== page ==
Blockchain has been a buzz word around for some time now. Just like any other new technology, it’s filled with lots of promises which it challenges to solve. In reality, is it capable of really solving it?
Are we just blinded by these promises or are we building on these promises?
We have heard a lot about what blockchain is, here is a perspective on what exactly blockchain is not and what those promises really mean.
A modern story about Trust
Trust is extremely vital for a society to function. As species, humans trust one another. A society can not function without trust, and the fact that we mostly don’t even think about it is a measure of how well trust works.
With the introduction of blockchain technology, loads of life-changing promises were born — Traceability, Data Security, Economic Safety & Global Stability, all catered through a central spirit — TRUST.
These promises forced people to expect blockchain to be some sort of a messiah or a savior — a means to a new beginning. Hoping, that in the new era, they will be able to control economic activity directly with one another by trusting a middleware, instead of trusting a middleman with great benefits ranging from cost-saving to privacy and security.
Blockchain is shifting the TRUST model from Middleman to a Middleware. Blockchain does not remove the additional parties involved in a transaction, it replaces them with a software middleware.
Blockchain can be used to share a ledger of transactions across a business network without control by any single entity. The distributed ledger makes it easier to create cost-efficient commercial relationships where virtually anything of value can be tracked and traded without requiring a central point of control.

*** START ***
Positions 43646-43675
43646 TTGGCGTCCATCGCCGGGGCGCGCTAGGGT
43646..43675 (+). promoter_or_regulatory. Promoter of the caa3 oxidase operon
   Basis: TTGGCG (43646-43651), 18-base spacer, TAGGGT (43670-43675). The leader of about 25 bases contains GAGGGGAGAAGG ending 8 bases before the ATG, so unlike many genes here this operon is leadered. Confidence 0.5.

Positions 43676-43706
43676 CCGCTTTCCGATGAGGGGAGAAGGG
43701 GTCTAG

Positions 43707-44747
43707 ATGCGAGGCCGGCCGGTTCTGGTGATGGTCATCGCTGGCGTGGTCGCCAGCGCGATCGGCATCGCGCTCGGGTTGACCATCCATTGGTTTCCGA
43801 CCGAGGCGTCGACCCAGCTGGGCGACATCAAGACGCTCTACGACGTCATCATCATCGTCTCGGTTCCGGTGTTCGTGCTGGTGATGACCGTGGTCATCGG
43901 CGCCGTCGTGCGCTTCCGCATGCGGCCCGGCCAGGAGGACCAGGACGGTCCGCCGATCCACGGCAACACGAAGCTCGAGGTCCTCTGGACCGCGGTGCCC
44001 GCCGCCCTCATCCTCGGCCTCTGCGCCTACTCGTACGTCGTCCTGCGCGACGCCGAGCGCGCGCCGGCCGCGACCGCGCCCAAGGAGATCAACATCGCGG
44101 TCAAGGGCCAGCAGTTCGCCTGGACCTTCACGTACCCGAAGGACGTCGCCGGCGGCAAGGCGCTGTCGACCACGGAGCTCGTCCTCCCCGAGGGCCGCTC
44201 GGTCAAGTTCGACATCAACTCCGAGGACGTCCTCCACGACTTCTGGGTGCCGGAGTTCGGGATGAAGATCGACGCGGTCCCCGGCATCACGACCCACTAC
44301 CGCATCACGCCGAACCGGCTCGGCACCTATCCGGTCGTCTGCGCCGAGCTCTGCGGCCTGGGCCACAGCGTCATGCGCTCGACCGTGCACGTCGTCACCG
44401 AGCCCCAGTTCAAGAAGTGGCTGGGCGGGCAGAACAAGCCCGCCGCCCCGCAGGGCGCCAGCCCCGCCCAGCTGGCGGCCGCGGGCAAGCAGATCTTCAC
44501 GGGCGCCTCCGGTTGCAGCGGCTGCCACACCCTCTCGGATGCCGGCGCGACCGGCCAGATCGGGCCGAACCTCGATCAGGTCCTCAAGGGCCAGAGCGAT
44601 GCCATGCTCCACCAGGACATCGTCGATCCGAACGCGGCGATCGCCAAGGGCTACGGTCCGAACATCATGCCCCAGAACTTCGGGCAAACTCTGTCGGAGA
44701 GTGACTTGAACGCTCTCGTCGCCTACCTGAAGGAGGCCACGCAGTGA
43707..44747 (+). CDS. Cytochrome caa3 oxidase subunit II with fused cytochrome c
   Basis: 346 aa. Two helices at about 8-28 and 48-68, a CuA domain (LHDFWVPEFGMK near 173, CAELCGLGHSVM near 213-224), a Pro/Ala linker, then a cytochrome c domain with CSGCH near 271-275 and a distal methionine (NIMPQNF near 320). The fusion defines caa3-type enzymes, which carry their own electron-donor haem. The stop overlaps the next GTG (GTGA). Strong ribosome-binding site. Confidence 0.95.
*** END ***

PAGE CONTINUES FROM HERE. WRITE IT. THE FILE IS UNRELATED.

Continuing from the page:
Blockchain promises not to put privacy and control of data back in the hands of a single human. Trust and integrity will be established without reliance on a third-party middleman. It is a very important phenomenon with the potential to transform or disrupt industries and business models.
What Blockchain is not?
Like every other technology, blockchain has limitations and is not suited for application to all scenarios. It is not well suited for high performance (millisecond) transactions involving just one participant with no business network involved, or for replicated database replacement. It is inappropriate for low-value, high-volume transactions.
Scalability is a significant challenge in today’s world. Scalability issues are varied and different between public and private blockchains. In a public blockchain such as bitcoin, thousands of nodes store copies of the relevant content, forcing a limit on transaction volumes to preserve decentralization. In private blockchains, only nodes with a direct stake in the successful processing of the transactions are working. In addition, blockchains are not ideal for high-frequency trading because of delays introduced by the asynchronous, ad-hoc, peer-to-peer nature of the networked blockchain nodes.
There are also certain challenges with throughput capacity and storage limits related to permissions, as well as integration challenges when corporate legacy systems and ERP systems involved.
As blockchain is still developing, many of the initial disadvantages are being eliminated with further refinements in the ecosystem and decentralized stack.
With all this in place, Blockchain is just one chapter where cryptography and decentralization can be used to solve trust problems in a larger story where humans are still trying to find TRUST.